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Texans respect the right of property owners to do whatever they like on their own land, Kathy Mankin, co-publisher of the weekly Eldorado Success, said in an interview.

Nevertheless, many locals watched with increasing alarm as the sect built up the compound. Residents resorted to tracking the mammoth project from the sky, taking photos while flying over the property. The photos show several three-storey barrack-like homes, a huge glistening white temple and several other buildings on a grid-like street system. There is also a cement plant and rock quarry.

Much of it, including the massive homes and eating halls for multiple wives and countless children, is hidden behind a slope in the land, completely blocked from public view.

An attempt to walk onto the compound this week was stopped by a young man at the green metal ranch gate who said the sect's lawyer, Mr. Parker, should be contacted. Mr. Parker said neither he nor anyone else from the sect was available this week to speak in detail about the church.

The Canadian girl who was found at the Yearning For Zion compound arrived from Canada a few weeks before the raid, her parents say. The Globe is not publishing the girl's name in order to protect the privacy of a minor in foster care.

She was among the 463 boys and girls 17 years and younger apprehended by the state's Department of Family and Protective Services. She was treated by U.S. authorities as if she were an American and did not receive any special consideration because she had a Canadian birth certificate.

The social service agency obtained a court order requiring all the boys and girls, including the Canadian teen, to have DNA testing to determine their parents.

The government made DNA testing available to parents who wanted to participate.

The court also required all the minors to be placed in temporary foster care until their identity and circumstances could be clarified. Under Texas law, the court has 60 days to decide what to do with children in foster care.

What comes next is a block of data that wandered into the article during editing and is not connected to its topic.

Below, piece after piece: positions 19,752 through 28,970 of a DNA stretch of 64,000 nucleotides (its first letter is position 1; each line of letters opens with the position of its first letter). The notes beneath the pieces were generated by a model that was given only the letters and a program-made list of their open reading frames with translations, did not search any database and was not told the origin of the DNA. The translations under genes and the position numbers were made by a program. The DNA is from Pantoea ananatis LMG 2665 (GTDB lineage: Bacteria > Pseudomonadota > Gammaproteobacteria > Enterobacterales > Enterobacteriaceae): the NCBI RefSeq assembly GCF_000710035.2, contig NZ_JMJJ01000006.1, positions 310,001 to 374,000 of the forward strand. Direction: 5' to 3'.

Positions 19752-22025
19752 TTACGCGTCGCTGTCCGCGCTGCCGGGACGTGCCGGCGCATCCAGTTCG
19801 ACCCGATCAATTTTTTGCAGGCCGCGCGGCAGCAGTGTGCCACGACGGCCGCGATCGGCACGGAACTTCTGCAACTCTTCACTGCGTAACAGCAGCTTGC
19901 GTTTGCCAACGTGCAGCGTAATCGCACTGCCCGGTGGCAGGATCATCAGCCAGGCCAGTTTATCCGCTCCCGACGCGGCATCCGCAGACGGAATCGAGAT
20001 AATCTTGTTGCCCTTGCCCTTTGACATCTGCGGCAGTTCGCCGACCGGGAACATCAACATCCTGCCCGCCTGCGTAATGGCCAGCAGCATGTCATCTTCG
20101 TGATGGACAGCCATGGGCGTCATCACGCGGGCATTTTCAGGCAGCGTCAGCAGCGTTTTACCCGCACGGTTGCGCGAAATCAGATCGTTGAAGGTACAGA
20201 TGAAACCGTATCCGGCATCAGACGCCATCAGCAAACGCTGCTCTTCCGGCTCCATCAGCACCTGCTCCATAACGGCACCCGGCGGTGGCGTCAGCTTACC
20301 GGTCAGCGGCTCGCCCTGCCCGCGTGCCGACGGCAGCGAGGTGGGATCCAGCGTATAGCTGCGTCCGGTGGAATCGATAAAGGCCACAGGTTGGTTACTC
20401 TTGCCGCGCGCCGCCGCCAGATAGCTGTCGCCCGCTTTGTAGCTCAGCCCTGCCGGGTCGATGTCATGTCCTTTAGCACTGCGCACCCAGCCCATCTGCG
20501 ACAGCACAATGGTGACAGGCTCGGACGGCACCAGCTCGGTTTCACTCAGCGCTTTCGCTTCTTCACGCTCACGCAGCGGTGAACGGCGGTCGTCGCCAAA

Authorities have not yet looked at how the Canadian girl arrived in Texas and whether she was legally in the country. She is now at a facility on a ranch in west Texas that specializes in "healing abused children," according to its website. Its staff is trained in shaping new behaviour.

The girl's mother said in a brief interview this week from her home in Bountiful that she has not spoken to her daughter since she was placed in foster care. But the girl's mother was optimistic.

"She is doing okay, as far as I know," her mother said before politely refusing to answer any more questions. She anticipated she would be in contact with her daughter soon. "We're working it out," she said.

The 17-year-old may not be the only Canadian who was apprehended at the ranch. Some people involved with the court proceedings say they heard of others but could not remember details. Mr. Parker, the lawyer for the FLDS, said in a brief interview he did not have "any real information" about Canadians at the ranch.

A source for young girls

The FLDS is well known as the religion that promotes polygamy as the path to heaven. FLDS men marry their first wife legally; they are united with additional wives only through a "celestial" marriage.

Joseph Raymond Blackmore, the father of Winston Blackmore who served as the bishop for the FLDS in B.C. from 1984 to 2002, had 34 wives. Winston Blackmore, 51, has been reported to have 26.

The religion's perspective on plural marriages has evolved over the past 50 years. Initially, men and women chose who they married. A theological shift led to a belief that the sect's leader could identify a person's eternal soulmate, and the prophet began assigning women to their husbands.

The current prophet, Warren Jeffs, introduced another twist. Based on revelations, Mr. Jeffs reassigned married women and their children, ordering them to leave their husbands - who were deemed unworthy - for other men.

Only a few men from the Yearning For Zion compound were designated to have contact with outsiders, said a mechanic in Eldorado, who spoke on condition of anonymity. "It was the same couple of guys every time," he said, "and they always paid with cash, never wrote a cheque, always cash."

He had heard they had bought a large John Deere tractor, also with cash. "They came with a suitcase of money," he said.

Although he had never been in the compound, he had seen aerial photos and was impressed with the work that was done. They had large earth-moving machines and a stone quarry for limestone for their temple. They put in roadways just like the town. "I wish they would come here and fix up our roads," he said.

In B.C., despite pressure to crack down on polygamy, a succession of provincial governments over the past 20 years have been afflicted with Hamlet-like indecision on whether to initiate legal action. As a result, the B.C. community at Bountiful continues to serve as a source for young girls for FLDS men in the U.S.

Mary Mackert, a former sixth wife in a celestial marriage, said she heard about an FLDS bishop in the U.S. who took a young Canadian girl as his second wife. In order to arrange for her U.S. immigration, the FLDS bishop divorced his first wife - whom he had legally married - and married the Canadian. She could then apply to stay in the U.S.

People travel between the FLDS communities in Canada and the U.S. all the time, she said. They get away with it, she said, because "they do not look like they are trafficking."